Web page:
As I said, every group has bad apples. What gives credibility to the group is what happens when the bad apples are discovered. Scientists expose them and ignore their results from then on.

I literally cannot think of how the community could behave that would be more credible. As to house-cleaning, the house is extremely clean. Not spotless (nothing is perfect), but the house cleaning is constant and ongoing.

But in any case, your original comment wasn’t about fraud, it was about scientists claiming to know things that they don’t know. Scientists are extremely careful to avoid doing this, to a fault.

Baldaur Regis (profile) says:

What can he do?

This is one man – an investigating magistrate in Milan – making an assertion. Does this suddenly turn a digital file into a physical good? No. This shows a man of some small power exhibiting his profound ignorance of technology, and the consequences of that ignorance.

If the Milan public prosecutor really wants to try out this novel legal theory (and not just do it to a Russian for the theater of it) I’m sure there are digital thieves in Milan. Raid THEM, and try to take these ‘stolen goods’ in hand.

crade (profile) says:

Re: Re:

Thats the worst of it imho.. The way things are going we (we being everyone) seem to be ending up with basically the most controlling decisions and laws from anywhere eventually being pushed for and taking precendence everywhere.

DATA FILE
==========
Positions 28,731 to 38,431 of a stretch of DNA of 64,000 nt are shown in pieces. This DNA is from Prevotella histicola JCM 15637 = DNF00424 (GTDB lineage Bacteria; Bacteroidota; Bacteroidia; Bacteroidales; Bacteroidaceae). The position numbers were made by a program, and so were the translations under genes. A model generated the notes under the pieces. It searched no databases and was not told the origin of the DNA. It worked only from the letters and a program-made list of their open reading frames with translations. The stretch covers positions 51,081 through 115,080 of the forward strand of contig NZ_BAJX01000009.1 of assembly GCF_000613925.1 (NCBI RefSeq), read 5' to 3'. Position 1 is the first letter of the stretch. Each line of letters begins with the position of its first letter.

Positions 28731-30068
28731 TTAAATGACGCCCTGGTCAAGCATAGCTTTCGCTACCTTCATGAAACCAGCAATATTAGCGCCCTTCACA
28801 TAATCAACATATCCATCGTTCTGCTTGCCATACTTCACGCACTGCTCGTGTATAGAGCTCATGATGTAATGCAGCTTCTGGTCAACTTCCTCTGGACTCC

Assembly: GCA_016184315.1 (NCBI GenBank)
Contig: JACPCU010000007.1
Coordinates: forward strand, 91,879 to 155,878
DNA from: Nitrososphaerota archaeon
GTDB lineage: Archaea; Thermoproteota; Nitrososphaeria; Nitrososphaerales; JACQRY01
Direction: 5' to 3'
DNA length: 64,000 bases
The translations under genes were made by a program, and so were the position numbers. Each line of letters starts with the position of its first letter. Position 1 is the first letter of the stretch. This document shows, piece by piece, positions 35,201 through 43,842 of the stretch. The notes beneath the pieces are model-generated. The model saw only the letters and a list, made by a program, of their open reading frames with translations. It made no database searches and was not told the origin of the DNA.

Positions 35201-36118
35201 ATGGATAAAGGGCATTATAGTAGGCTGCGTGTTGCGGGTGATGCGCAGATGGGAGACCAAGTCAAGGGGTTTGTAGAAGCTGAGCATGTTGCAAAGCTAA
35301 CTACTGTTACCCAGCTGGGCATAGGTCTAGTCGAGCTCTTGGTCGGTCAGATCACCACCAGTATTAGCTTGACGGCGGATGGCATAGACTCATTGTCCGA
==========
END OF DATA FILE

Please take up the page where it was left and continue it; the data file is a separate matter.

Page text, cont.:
We already can’t sing happy birthday to our kids, but it’s going to get way worse before it gets better..
On the flip side, if things get worse fast enough, people notice. The mafiaa needs to maintain the boiling frog effect, if they turn up the heat too much the people will wake up and jump out.

Anonymous Coward says:

Turn this back on the news sites.

The news sites want to protect what they put on the net so the ISPs should protect them from anyone stealing their news stories by blocking all access to the news sites. That way no one can steal any of their news and put it online somewhere else, but the downside being no one will be able to access the news site either.